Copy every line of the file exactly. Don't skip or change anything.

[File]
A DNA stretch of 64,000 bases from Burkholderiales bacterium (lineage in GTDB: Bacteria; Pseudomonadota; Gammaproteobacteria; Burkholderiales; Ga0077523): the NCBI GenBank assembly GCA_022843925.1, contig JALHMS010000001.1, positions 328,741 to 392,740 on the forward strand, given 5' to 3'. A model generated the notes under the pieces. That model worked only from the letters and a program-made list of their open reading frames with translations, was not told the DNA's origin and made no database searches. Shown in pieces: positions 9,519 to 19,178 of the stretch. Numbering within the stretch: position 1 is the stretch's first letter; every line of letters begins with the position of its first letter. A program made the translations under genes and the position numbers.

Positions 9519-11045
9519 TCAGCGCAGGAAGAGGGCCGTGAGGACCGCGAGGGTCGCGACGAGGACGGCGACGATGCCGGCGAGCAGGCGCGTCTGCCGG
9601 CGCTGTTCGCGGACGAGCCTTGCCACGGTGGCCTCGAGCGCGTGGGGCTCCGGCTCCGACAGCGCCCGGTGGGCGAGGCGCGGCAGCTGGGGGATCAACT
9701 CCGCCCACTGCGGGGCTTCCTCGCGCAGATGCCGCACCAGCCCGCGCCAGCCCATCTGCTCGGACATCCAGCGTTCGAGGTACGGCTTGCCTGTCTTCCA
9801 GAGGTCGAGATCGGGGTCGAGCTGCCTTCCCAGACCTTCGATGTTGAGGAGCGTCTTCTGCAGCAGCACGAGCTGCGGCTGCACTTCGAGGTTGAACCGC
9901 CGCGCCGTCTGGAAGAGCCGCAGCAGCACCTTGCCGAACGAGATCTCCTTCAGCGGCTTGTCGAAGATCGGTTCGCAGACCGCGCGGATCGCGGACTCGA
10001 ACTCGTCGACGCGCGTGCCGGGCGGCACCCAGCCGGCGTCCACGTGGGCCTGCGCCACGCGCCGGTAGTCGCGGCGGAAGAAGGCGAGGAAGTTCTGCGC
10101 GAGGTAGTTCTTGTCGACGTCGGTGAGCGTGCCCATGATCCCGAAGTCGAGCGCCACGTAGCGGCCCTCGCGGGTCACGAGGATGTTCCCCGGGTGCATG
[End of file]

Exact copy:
A DNA stretch of 64,000 bases from Burkholderiales bacterium (lineage in GTDB: Bacteria; Pseudomonadota; Gammaproteobacteria; Burkholderiales; Ga0077523): the NCBI GenBank assembly GCA_022843925.1, contig JALHMS010000001.1, positions 328,741 to 392,740 on the forward strand, given 5' to 3'. A model generated the notes under the pieces. That model worked only from the letters and a program-made list of their open reading frames with translations, was not told the DNA's origin and made no database searches. Shown in pieces: positions 9,519 to 19,178 of the stretch. Numbering within the stretch: position 1 is the stretch's first letter; every line of letters begins with the position of its first letter. A program made the translations under genes and the position numbers.

Positions 9519-11045
9519 TCAGCGCAGGAAGAGGGCCGTGAGGACCGCGAGGGTCGCGACGAGGACGGCGACGATGCCGGCGAGCAGGCGCGTCTGCCGG
9601 CGCTGTTCGCGGACGAGCCTTGCCACGGTGGCCTCGAGCGCGTGGGGCTCCGGCTCCGACAGCGCCCGGTGGGCGAGGCGCGGCAGCTGGGGGATCAACT
9701 CCGCCCACTGCGGGGCTTCCTCGCGCAGATGCCGCACCAGCCCGCGCCAGCCCATCTGCTCGGACATCCAGCGTTCGAGGTACGGCTTGCCTGTCTTCCA
9801 GAGGTCGAGATCGGGGTCGAGCTGCCTTCCCAGACCTTCGATGTTGAGGAGCGTCTTCTGCAGCAGCACGAGCTGCGGCTGCACTTCGAGGTTGAACCGC
9901 CGCGCCGTCTGGAAGAGCCGCAGCAGCACCTTGCCGAACGAGATCTCCTTCAGCGGCTTGTCGAAGATCGGTTCGCAGACCGCGCGGATCGCGGACTCGA
10001 ACTCGTCGACGCGCGTGCCGGGCGGCACCCAGCCGGCGTCCACGTGGGCCTGCGCCACGCGCCGGTAGTCGCGGCGGAAGAAGGCGAGGAAGTTCTGCGC
10101 GAGGTAGTTCTTGTCGACGTCGGTGAGCGTGCCCATGATCCCGAAGTCGAGCGCCACGTAGCGGCCCTCGCGGGTCACGAGGATGTTCCCCGGGTGCATG